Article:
With that, the High Counsel turned and made for the stairs, leaving king and Pope behind him.
As soon as he was out of sight, Clement V made the sign of the cross and evoked his own curse:
"May God take His own vengeance on you and those you rule."
Philip nodded his assent, but still fearful that the man might overhear them, he did not say anything.
The High Counsel slowly descended and was met halfway down the seventy-meter high tower by the man who had thrown the flammable liquid onto De Molay and silenced him. Like the High Counsel, he used no name other than his title: the Curator.
"The reports from across the continent are coming in," the Curator informed the High Counsel, and fell into step beside his superior, who retraced his route down the tower. "The knights are finished. A few managed to escape, but most are in custody. Their base of power is gone."
The High Counsel nodded but made no comment. They exited the tower and made their way through the silent cathedral, the early-morning sun casting long shadows through the stained-glass windows, which depicted various biblical scenes. Neither man paused to appreciate the displays. They exited at the rear, where a coach, surrounded by a dozen of the Curator's men armed with swords and crossbows, awaited them. The two entered the coach, the guards mounted their horses, and the entourage moved out.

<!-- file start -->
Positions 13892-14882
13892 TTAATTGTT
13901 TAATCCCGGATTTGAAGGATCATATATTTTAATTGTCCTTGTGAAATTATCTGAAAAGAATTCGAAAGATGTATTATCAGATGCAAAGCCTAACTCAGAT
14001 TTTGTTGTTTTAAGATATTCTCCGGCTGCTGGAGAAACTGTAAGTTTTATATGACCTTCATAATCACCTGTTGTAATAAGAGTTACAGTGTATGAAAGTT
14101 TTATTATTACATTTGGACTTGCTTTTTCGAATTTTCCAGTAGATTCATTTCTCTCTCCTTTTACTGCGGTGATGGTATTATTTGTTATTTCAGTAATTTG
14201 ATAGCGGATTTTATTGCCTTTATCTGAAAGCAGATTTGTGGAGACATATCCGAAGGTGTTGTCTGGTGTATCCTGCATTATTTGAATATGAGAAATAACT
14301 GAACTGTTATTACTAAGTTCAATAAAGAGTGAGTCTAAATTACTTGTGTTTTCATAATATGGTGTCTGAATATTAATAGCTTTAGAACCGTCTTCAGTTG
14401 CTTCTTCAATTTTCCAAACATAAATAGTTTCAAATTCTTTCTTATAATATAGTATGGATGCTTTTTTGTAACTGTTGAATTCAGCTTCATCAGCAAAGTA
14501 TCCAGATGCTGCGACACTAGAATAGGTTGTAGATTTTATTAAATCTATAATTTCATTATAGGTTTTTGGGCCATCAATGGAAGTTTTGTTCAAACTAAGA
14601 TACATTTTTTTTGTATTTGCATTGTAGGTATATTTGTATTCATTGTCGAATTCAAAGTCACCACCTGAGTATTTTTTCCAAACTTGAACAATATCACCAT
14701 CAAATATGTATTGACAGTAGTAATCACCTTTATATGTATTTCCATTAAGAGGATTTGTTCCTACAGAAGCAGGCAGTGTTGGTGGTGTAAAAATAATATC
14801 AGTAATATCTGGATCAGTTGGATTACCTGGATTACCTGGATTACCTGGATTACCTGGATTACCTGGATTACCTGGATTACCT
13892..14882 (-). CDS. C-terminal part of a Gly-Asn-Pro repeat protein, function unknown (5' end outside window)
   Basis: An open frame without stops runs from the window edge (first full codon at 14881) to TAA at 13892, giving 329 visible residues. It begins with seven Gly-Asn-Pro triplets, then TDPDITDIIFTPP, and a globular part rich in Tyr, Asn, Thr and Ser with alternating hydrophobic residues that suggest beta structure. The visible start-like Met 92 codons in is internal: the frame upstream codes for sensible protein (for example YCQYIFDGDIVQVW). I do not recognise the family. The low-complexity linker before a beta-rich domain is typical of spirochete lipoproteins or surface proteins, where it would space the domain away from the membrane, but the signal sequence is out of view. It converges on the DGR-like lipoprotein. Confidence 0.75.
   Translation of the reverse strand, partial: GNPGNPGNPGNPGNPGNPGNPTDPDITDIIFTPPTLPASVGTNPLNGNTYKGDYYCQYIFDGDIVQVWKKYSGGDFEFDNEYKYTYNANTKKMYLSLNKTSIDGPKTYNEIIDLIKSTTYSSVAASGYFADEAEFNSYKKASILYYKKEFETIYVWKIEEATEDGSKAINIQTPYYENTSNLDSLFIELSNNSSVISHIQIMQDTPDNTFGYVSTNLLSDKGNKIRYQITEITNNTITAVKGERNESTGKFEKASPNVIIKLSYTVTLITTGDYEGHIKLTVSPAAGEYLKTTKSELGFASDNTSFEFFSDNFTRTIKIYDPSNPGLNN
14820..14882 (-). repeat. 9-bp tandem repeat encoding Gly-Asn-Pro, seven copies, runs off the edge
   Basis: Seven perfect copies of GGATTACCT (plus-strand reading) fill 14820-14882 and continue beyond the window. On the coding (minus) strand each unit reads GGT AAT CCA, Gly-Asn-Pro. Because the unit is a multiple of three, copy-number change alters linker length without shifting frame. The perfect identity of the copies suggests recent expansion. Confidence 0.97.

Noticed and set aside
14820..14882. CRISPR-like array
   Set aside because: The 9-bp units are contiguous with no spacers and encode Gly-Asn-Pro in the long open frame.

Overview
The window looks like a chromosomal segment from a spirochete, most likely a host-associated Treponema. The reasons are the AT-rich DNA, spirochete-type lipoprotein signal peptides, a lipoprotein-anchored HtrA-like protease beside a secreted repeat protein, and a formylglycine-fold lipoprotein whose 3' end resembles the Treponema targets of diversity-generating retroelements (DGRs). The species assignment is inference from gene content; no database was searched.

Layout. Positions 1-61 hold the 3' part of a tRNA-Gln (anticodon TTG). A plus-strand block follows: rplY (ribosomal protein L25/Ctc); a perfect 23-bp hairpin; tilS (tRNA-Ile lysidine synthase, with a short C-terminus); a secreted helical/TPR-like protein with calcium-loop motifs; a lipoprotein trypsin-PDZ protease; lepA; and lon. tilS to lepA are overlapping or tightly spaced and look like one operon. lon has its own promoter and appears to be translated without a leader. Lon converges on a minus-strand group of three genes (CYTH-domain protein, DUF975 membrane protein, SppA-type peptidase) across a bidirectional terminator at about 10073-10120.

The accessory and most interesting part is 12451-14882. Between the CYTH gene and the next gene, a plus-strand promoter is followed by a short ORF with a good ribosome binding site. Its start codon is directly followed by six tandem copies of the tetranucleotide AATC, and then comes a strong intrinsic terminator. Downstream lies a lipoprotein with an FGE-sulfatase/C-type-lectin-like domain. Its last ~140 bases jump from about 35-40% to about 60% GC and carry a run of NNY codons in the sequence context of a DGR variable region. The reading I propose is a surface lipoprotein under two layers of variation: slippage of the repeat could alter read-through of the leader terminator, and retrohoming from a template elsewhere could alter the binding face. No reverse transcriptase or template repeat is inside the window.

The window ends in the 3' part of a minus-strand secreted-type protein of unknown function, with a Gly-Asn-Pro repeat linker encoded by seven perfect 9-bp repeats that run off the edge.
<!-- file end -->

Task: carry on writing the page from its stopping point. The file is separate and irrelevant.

Inside the coach, they sat across from each other. The curtains were drawn and the interior dark. Despite the lack of light and dialogue, the High Counsel could sense the mood of his chief of security.
"You are upset about disbanding the Templars?"
The Curator had worked for the High Counsel all his life. He'd been at the side of the High Counsel as his bodyguard and responsible for overall security of the organization for over twenty years. He knew better than to deny his true feelings.
"They were becoming too powerful, and coming out of the shadows much too far," the High Counsel said. "Worse, once De Molay became aware of our existence and that we were using his knights for our own means via the Church, the Templars became dangerous. Our best security is ignorance of our existence and surrounding ourselves with many rings of protection and secrecy."
"I understand," the Curator said. "But who will we use for our force in the world now? For our outer ring of protection? We need that buffer of ignorant protection to keep our secrecy."
"We will always be able to find and manipulate shadow warriors to unknowingly protect us. There are many ways to manipulate men's hearts and minds to do what we bid without them knowing that we bid it."
"And the Pope and king?"
"Ah, the real cause for your concern," the High Counsel said. "Let us make De Molay's dying curse come true. Make sure both are dead within the year."
The Curator nodded in agreement. "For the greater good."
"For the greater good," the High Counsel echoed.